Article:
HP is partnering ARM-licensee Calxeda to build energy-efficient micro-servers for large data centres, the WSJ reports.
Calxeda is producing 4-core, 32-bit, ARM-based system-on-chip (SOC) designs, developed from ARM's Cortex A9. It says it can deliver a server node with a thermal envelope of less than 5 watts. In the summer it was designing an interconnect to link thousands of these things together. A 2U rack enclosure could hold 120 server nodes: that's 480 cores.
The company is supporting an ecosystem of hardware and software partners with a focus on Linux.
From the WSJ report, it appears that HP has joined that ecosystem. It will have made the comparison between the Calxeda server nodes' power consumption and that of Intel's 20 watt and 15 watt Sandy Bridge Xeon processors, and a planned Xeon drawing less than 10 watts due next year. Calxeda's thermal envelope is far superior for data centre operators needing to optimise for power efficiency and willing to forego any advantages of Xeon's 64-bit memory.
Intel's Atom products also use more power than ARM chips and Intel intends to develop them to draw less than 10 watts as well. These are due next year. It looks as if HP and Calxeda servers will have a thermal envelope advantage – at least until 2013, when Intel may have Atom designs closer to Calxeda's server node power characteristics, not that Intel is saying anything about that.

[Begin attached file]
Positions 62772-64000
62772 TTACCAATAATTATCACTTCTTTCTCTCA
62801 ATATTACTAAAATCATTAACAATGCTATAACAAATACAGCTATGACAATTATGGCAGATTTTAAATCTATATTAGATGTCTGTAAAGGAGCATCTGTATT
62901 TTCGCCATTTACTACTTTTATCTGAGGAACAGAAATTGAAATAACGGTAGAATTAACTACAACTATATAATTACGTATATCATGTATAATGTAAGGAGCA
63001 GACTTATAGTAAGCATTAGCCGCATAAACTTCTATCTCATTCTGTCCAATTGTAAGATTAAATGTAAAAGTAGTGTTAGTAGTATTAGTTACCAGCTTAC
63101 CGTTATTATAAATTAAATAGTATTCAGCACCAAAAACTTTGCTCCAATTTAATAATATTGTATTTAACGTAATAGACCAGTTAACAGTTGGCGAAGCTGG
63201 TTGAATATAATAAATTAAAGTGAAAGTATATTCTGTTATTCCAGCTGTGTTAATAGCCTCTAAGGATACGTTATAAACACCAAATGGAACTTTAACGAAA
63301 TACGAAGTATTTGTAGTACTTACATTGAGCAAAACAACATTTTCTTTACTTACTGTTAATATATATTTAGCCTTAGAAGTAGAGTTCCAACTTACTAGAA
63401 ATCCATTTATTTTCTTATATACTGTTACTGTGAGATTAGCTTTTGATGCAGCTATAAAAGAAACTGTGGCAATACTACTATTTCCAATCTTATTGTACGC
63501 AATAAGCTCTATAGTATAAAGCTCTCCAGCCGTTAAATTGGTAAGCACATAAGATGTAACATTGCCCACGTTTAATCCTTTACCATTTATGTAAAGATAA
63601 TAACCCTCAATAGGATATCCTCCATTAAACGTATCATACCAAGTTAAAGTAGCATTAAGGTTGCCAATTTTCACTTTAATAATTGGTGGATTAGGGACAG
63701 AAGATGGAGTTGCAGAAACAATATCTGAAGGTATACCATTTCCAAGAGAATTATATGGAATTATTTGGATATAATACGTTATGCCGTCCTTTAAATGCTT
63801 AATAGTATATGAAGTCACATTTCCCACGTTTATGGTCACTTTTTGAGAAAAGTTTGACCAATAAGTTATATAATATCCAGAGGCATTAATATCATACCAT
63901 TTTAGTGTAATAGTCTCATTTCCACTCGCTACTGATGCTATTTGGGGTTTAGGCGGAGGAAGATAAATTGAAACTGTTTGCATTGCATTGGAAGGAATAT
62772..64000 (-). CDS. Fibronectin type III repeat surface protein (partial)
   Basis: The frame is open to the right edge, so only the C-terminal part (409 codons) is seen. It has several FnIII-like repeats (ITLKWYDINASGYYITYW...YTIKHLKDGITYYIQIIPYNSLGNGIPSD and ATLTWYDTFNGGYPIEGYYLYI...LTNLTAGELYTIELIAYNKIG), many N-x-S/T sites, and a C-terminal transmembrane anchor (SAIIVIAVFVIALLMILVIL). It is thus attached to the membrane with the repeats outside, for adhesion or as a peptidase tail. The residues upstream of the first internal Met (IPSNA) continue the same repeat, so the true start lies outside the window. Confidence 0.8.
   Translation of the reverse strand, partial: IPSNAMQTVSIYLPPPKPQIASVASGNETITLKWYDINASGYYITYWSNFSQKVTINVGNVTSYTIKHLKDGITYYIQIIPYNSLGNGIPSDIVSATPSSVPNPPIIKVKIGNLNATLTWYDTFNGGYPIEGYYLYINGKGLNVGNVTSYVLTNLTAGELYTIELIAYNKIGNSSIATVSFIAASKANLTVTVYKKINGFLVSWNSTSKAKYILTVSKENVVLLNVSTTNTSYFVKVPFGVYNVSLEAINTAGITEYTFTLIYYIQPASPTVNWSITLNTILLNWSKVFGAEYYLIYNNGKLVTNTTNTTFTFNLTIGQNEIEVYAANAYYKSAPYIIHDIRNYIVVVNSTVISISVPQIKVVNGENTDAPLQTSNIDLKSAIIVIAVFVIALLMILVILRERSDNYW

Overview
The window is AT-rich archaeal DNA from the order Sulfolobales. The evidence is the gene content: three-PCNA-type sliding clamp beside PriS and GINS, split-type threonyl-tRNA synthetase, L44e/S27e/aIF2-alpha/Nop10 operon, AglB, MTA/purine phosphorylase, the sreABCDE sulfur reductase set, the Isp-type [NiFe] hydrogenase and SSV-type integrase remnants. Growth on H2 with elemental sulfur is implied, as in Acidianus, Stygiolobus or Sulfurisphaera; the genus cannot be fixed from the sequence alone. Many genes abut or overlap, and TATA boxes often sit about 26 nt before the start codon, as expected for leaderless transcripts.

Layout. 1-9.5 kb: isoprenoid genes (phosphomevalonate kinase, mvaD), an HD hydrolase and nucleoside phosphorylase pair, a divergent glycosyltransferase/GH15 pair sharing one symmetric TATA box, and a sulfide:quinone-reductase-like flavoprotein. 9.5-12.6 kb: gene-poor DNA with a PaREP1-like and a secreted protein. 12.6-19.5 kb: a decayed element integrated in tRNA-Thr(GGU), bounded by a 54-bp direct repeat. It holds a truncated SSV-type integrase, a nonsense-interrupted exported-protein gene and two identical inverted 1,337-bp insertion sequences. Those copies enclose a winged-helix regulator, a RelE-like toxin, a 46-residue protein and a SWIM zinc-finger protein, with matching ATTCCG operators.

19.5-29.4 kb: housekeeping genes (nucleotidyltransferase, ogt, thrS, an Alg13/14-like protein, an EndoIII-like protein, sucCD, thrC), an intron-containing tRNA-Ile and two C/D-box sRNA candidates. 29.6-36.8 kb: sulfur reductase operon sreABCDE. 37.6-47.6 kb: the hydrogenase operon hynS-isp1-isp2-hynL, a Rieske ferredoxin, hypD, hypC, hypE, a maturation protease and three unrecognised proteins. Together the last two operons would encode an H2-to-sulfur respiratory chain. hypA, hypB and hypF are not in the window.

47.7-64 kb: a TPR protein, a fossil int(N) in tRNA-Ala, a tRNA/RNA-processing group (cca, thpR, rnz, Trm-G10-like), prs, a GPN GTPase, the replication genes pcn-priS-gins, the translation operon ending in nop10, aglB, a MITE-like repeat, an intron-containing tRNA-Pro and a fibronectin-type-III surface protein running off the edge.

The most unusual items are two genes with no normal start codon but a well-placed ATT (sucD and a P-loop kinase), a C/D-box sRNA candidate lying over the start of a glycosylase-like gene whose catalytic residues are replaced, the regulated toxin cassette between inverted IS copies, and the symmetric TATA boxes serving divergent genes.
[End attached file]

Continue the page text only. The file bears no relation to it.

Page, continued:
HP has 30 per cent or so server market share and is closely aligned with Intel, using its Itanium design for high-end servers. Intel believes that performance is more important to the broad mass of its customers than power efficiency but, even so, is developing more power-efficient chips. However the X86 architecture is a power hog.
Calxeda is said to be talking to other server manufacturers and storage vendors and we might expect more ARM-powered server and storage controller news to be revealed in the coming months. ®
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